Sidestepping the debate on New Urbanism, which the editors acknowledge to be "a polarizing force" (p. 74), is a major gap in an otherwise thorough collection. Rather than presenting the actual views of the partisans in that polarized debate, the editors have chosen to summarize the arguments for and against New Urbanism, neotraditionalism and green building in their introduction to this section. This is a departure from the treatment of the other topic areas in the book, which feature essays by the players in those debates.
A section on Disaster Planning includes "Recovering New Orleans" by Thomas Campanella, and the "End of Tall Buildings" by James Howard Kunstler and Nikos Salingaros, predicting changes in high rise planning after 9-11. A summary of the practical issues in post-disaster planning by Robert B. Olshansky puts the more theoretical articles in a practical light. The section is complemented by a short article by Ed Blakely arguing against the further fortification of American cities as a response to 9-11, based on his work on gated communities. This section is an acknowledgement of the importance of 9-11 and New Orleans to urban planning, and also reflects the work that remains to be done in response to terrorism and global warming.
The last section on "Society and Planning" confronts the issues of gentrification and the Libertarian response to planning in a balanced set of lively debates. John Norquist, representing the Congress for New Urbanism, frames the gentrification argument by asserting that "the gentry threat is grossly exaggerated" (p. 147). Charles Shaw responds that not only is gentrification real, but it is based on racism and the intentional creation of "two-class city-states" (p. 153). Balancing that conflict is an article by Constance Beaumont proposing locating schools in walkable neighbourhoods, to stabilize the same neighborhoods that are at the centre of the gentrification debate.
This section concludes with a presentation of the Libertarian critique of planning in the form of a transcript of a Planetizen email debate on the Lone Mountain Compact, which opposed comprehensive or centralized planning as violations of private property rights. The conflict between Libertarians and planners has been heightened by the recent US Supreme Court's Kelo vs. City of New London decision, which upheld the use of eminent domain for private urban redevelopment projects. Samuel Staley's article concludes that the Kelo decision ignores Constitutional civil liberties and gave planners unlimited power. The editors argue that Libertarians, New Urbanist and Smart Growth advocates have become reluctant allies in seeking reduced regulation, although the views of the "reluctant allies" in New Urbanism are not included in this set of essays.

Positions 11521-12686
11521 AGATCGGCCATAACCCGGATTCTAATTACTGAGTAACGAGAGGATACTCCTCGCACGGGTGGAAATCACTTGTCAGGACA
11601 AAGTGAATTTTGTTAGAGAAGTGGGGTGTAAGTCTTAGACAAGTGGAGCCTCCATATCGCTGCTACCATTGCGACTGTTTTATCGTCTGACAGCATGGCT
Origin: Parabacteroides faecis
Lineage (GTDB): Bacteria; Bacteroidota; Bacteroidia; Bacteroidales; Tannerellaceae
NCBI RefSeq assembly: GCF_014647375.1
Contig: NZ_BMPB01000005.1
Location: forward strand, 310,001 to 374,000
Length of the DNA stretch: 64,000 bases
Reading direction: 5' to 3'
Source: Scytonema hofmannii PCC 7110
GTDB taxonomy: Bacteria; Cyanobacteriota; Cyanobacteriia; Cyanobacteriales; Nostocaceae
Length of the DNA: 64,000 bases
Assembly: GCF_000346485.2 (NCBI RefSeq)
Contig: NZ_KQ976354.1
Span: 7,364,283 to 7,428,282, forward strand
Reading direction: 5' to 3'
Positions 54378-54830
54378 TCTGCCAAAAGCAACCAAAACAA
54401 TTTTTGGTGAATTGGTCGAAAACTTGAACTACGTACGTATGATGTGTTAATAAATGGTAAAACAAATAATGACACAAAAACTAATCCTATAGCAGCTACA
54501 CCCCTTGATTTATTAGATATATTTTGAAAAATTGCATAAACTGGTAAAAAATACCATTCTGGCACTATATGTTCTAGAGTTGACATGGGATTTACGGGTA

This set of articles does a good job of illustrating why Libertarians believe that the only avenue to protect property rights from planners is direct democracy, such as the many voter initiatives appearing regularly in state elections. Thus, this last section frames the debate over the future of planning, and which direction the "urban pendulum" might swing next.
The volume does not contain references for further research, which limits its usefulness for an advanced course. It is also limited by relying solely on 3-4 page articles designed to fit on a web page, rather than those found in scholarly or professional publications. And its cautious coverage of New Urbanism is a limitation.
However, this is an interesting and thorough collection of essays that would be a good candidate for a reader in an introductory urban planning or urban studies course, as an introduction to basic urban planning issues, and for use as topics for class discussion.
Patrick S. McGovern, Ph.D.
Department of City and Regional Planning
California Polytechnic State University at San Luis Obispo
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|Author:||McGovern, Patrick S.|
|Publication:||Canadian Journal of Urban Research|
|Article Type:||Book review|
|Date:||Jun 22, 2008|